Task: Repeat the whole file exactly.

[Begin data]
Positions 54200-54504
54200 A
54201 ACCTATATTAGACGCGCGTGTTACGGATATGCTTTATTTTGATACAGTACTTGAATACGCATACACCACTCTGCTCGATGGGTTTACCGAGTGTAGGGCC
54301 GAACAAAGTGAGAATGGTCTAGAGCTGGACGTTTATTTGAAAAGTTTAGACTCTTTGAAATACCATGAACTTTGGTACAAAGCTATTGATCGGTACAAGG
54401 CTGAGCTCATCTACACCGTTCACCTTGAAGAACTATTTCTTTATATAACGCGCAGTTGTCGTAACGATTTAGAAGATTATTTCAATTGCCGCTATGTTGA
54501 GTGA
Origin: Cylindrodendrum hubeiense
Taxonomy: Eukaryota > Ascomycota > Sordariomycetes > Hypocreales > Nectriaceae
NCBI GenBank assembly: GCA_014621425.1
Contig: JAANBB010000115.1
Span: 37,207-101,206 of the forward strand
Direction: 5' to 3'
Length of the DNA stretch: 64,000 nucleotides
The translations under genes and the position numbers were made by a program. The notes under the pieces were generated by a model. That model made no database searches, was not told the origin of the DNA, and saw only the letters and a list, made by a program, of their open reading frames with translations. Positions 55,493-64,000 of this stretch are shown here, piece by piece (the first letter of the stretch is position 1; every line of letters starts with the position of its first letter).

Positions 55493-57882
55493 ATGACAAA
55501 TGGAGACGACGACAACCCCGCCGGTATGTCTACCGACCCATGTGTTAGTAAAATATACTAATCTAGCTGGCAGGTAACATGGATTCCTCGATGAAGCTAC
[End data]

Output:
Positions 54200-54504
54200 A
54201 ACCTATATTAGACGCGCGTGTTACGGATATGCTTTATTTTGATACAGTACTTGAATACGCATACACCACTCTGCTCGATGGGTTTACCGAGTGTAGGGCC
54301 GAACAAAGTGAGAATGGTCTAGAGCTGGACGTTTATTTGAAAAGTTTAGACTCTTTGAAATACCATGAACTTTGGTACAAAGCTATTGATCGGTACAAGG
54401 CTGAGCTCATCTACACCGTTCACCTTGAAGAACTATTTCTTTATATAACGCGCAGTTGTCGTAACGATTTAGAAGATTATTTCAATTGCCGCTATGTTGA
54501 GTGA
Origin: Cylindrodendrum hubeiense
Taxonomy: Eukaryota > Ascomycota > Sordariomycetes > Hypocreales > Nectriaceae
NCBI GenBank assembly: GCA_014621425.1
Contig: JAANBB010000115.1
Span: 37,207-101,206 of the forward strand
Direction: 5' to 3'
Length of the DNA stretch: 64,000 nucleotides
The translations under genes and the position numbers were made by a program. The notes under the pieces were generated by a model. That model made no database searches, was not told the origin of the DNA, and saw only the letters and a list, made by a program, of their open reading frames with translations. Positions 55,493-64,000 of this stretch are shown here, piece by piece (the first letter of the stretch is position 1; every line of letters starts with the position of its first letter).

Positions 55493-57882
55493 ATGACAAA
55501 TGGAGACGACGACAACCCCGCCGGTATGTCTACCGACCCATGTGTTAGTAAAATATACTAATCTAGCTGGCAGGTAACATGGATTCCTCGATGAAGCTAC